Was Giordano Bruno a Heretic? A Deeper Look into His Pantheism

Giordano Bruno is a key proponent of pantheism. His theories on the infinite universe infused with a divine World Soul became influential after his death.

Oct 1, 2022By Rachel Ashcroft, MSc Comparative Literature, PhD Renaissance Philosophy

Giordano Bruno heretic pantheist


Giordano Bruno (1548-1600) is notoriously difficult to classify. He was an Italian philosopher, astronomer, magician, mathematician and many other labels during his short life. However, he is perhaps best-known today for his groundbreaking theories on the nature of the universe, many of which anticipated our modern scientific understanding of space. In this article, we will explore his pantheism, and the way his innovative outlook got him accused of heresy.


Was Giordano Bruno a Heretic?

Statue of Giordano Bruno in Campo de’ Fiori, Rome


Most of Giordano Bruno’s contemporaries believed in a Christian-Aristotelian view of the universe. Renaissance scholars thought that the Earth was at the center of the solar system. They also believed that the universe was finite and encircled by a sphere of fixed stars, beyond which lay God’s realm.


Bruno, on the other hand, rejected this idea of the universe. He believed that the sun was in the center of the solar system, and that space reached out infinitely in all directions, filled with innumerable planets and stars. Sound familiar?


Unfortunately, these ideas, alongside Bruno’s other theories on Christian doctrine, led to his tragic demise. The Catholic Church burned him at the stake on 17th February 1600 at the Campo de’ Fiori in Rome. One eyewitness reported that the executioners hammered a nail through his mouth to symbolically ‘shut him up’ before the flames swallowed Bruno completely.

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In the end, the Catholic Church failed to repress Bruno’s ideology. His ideas became extremely influential among well-known philosophers in the centuries following his death. One of these ideas was pantheism, or the notion that God flows within every part of the universe. Pantheism was an important characteristic of Bruno’s infinite universe, and his theories later proved to be popular during the Enlightenment and beyond.


What Is Pantheism?

An image of the Stephan’s Quintet galaxies, taken from the James Webb Space Telescope, via Technology Review


‘Pantheism’ is a relatively modern term, constructed from the Greek words pan (all) and theos (God). Many sources attribute its first use to the philosopher John Toland in the 18th century. However, the ideas behind pantheism are as ancient as philosophy itself. Many thinkers, from Heraclitus to Johannes Scotus Eriugena, could be considered pantheists to certain degrees.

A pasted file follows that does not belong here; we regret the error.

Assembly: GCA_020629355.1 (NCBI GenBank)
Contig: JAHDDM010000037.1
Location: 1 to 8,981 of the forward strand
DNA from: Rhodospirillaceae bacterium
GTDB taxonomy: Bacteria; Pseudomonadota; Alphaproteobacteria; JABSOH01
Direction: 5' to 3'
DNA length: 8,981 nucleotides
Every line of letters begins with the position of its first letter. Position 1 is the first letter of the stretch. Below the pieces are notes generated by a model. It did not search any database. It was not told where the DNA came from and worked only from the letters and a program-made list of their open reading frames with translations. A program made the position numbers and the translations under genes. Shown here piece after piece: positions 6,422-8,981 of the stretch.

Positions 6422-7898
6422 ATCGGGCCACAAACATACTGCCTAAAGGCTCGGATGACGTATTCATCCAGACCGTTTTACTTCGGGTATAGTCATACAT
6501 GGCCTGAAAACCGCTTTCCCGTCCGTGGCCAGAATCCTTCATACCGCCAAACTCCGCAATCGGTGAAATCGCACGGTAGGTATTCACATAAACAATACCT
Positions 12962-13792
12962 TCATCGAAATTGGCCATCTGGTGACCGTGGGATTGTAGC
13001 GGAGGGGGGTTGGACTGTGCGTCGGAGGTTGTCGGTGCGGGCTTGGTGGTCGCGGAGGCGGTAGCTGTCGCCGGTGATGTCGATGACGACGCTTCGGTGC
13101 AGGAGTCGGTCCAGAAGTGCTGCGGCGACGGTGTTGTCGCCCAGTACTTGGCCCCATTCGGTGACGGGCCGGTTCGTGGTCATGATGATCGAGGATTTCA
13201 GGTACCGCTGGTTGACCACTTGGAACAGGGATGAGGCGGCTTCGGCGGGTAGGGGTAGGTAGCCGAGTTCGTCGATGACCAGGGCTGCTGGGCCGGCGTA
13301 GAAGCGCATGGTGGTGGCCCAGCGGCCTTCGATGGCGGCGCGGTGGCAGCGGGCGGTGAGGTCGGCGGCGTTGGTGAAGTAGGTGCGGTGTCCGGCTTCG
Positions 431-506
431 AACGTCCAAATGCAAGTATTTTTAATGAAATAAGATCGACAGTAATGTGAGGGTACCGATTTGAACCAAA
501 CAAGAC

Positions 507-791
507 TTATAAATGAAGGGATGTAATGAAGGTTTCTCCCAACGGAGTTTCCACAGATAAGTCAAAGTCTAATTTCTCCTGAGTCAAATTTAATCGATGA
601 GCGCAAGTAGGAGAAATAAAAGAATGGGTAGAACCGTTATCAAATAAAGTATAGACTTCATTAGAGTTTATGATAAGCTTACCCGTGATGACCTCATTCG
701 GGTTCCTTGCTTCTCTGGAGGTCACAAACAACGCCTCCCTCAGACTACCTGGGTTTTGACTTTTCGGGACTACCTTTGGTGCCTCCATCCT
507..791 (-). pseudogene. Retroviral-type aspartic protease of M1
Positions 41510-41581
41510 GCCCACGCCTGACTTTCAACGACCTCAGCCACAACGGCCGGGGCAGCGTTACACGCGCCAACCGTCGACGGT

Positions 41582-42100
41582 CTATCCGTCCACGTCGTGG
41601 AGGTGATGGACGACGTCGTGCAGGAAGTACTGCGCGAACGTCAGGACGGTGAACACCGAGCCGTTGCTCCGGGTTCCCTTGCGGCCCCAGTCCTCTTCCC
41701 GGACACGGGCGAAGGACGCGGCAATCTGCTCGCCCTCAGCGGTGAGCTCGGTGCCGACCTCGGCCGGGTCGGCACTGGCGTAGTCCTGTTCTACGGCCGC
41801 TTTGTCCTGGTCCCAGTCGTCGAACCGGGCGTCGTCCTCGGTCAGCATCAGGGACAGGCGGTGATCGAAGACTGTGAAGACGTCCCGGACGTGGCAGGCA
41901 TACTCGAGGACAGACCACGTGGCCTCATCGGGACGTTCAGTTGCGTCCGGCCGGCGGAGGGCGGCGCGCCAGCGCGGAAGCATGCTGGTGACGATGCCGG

In its most general sense, pantheism asserts the idea that God/divinity is identical with the cosmos. Nothing is outside of God, i.e., God is not a divine entity who exists independently from the material universe. However, despite this definition, there is no one single school of Pantheism. Instead, it’s better to think of pantheism as an umbrella term which incorporates several different, related belief systems.


Considering the centrality of God within this definition, it’s easy to assume that pantheism is a kind of religion. However, there is a distinction between thinkers who embrace the spiritual characteristics of pantheism and those people who view it as a philosophical school of thought. Religious pantheists believe that God is the universe, and nothing is separate or distinct from it. However, non-religious thinkers prefer to think of the infinite universe itself as the great factor that binds everything together. Within this definition, Nature often takes the place of God.


There are some common characteristics among the many different kinds of pantheism. The ideas of ‘oneness’ and unity often appear in pantheistic philosophies. If nothing exists outside of God, then everything is connected to everything else through God’s divine being. Pantheism is also generally far less hierarchical than belief systems such as Christianity, since everything in the universe is infused with divinity (and therefore completely interconnected to everything else).


Giordano Bruno’s Understanding of the Universe

Suspected Protestants and other heretics being tortured by the Spanish Inquisition, via Encyclopedia Britannica


Another feature of many pantheisms is the concept of infinity. God is not restricted by any physical boundaries. Instead, God’s divinity extends outwards forever. While the idea of infinite space is familiar to many of us today, since we know so much more about the physical nature of the universe, in the 16th century such theories were considered deeply heretical.


During Bruno’s lifetime, the Christian universe was closed and finite. The Earth was in the middle of everything, surrounded by the sun, moon and the planets. Then came the ‘firmament’, a term which referred to a sphere of fixed stars that surrounded all of the solar system. And beyond the firmament, God encircled the Earth, planets and the stars in his divine goodness.